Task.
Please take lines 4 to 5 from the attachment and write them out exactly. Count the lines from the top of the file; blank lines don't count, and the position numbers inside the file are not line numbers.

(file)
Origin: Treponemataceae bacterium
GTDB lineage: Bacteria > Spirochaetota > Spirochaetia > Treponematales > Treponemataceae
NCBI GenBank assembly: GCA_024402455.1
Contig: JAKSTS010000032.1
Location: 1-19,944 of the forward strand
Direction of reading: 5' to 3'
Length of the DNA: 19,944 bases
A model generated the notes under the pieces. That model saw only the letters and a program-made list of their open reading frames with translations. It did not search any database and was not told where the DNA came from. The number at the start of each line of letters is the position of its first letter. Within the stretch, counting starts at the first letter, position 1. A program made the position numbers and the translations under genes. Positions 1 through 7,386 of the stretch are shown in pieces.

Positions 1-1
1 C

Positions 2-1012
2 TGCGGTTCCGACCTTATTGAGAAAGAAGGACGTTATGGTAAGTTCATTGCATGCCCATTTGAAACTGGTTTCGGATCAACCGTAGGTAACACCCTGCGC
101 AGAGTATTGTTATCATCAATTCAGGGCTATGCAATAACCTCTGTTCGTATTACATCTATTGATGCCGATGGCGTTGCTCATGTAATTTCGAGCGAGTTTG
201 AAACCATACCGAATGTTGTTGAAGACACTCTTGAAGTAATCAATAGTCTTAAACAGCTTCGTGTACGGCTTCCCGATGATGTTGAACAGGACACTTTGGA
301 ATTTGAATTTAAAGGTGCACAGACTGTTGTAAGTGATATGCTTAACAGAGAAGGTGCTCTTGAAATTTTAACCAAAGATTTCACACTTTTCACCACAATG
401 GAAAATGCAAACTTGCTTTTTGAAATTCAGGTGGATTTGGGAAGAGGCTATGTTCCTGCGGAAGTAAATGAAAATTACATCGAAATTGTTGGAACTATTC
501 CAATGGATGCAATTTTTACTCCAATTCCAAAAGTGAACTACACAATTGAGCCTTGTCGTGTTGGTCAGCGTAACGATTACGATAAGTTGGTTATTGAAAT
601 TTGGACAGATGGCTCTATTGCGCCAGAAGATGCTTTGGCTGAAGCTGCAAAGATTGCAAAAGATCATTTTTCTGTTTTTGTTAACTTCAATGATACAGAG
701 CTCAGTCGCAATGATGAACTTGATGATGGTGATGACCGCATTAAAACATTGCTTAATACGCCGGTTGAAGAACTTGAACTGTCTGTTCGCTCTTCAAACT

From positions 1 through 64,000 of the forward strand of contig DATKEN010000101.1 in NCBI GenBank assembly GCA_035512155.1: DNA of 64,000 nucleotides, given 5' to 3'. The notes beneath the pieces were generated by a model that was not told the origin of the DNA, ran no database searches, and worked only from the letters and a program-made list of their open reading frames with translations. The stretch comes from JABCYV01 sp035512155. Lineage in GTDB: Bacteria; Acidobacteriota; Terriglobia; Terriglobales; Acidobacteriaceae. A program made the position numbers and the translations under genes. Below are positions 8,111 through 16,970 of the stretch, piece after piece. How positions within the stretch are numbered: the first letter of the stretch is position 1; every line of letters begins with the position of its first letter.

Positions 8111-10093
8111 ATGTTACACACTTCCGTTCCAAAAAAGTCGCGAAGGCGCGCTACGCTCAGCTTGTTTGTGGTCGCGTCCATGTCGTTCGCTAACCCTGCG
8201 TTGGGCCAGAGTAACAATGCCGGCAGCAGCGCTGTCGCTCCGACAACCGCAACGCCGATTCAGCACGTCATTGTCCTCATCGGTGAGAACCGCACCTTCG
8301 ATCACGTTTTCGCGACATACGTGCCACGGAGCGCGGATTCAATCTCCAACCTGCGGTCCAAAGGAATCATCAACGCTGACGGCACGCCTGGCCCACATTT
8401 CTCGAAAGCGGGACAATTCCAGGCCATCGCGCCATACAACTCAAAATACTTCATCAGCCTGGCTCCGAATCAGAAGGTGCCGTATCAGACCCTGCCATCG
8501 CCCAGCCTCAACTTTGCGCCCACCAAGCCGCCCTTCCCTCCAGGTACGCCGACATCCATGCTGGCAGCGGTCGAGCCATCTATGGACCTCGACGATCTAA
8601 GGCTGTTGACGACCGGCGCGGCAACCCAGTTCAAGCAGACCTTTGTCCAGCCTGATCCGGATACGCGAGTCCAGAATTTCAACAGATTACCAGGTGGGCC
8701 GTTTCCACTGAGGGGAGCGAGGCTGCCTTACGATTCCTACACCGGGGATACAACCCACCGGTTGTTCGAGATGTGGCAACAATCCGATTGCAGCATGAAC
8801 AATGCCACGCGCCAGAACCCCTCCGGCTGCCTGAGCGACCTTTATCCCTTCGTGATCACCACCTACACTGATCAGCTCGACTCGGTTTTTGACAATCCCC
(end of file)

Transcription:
Contig: JAKSTS010000032.1
Location: 1-19,944 of the forward strand